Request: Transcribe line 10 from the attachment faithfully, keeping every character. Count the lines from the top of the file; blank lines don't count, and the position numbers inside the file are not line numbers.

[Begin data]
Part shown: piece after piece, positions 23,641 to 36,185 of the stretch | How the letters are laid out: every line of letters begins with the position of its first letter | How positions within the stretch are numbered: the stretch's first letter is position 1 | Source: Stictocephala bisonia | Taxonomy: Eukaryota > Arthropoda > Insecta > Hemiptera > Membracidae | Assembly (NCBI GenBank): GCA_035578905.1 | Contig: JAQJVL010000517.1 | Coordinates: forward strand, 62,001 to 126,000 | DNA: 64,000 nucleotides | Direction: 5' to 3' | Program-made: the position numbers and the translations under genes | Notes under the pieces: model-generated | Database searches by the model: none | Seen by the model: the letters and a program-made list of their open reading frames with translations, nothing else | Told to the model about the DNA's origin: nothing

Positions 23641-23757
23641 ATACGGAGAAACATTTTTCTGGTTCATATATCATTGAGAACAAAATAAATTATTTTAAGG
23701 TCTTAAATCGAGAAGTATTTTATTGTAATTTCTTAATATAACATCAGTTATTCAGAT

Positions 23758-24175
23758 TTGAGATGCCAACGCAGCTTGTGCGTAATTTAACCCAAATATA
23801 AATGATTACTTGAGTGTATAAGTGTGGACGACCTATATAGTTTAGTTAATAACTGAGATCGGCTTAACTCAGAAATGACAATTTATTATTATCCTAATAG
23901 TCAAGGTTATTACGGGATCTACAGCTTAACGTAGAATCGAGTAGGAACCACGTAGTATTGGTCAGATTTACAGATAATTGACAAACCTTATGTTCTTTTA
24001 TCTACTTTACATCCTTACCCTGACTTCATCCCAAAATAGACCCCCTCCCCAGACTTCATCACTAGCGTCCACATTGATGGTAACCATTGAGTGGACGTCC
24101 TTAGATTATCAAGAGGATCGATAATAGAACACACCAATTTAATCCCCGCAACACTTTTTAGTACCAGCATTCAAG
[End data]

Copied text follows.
24101 TTAGATTATCAAGAGGATCGATAATAGAACACACCAATTTAATCCCCGCAACACTTTTTAGTACCAGCATTCAAG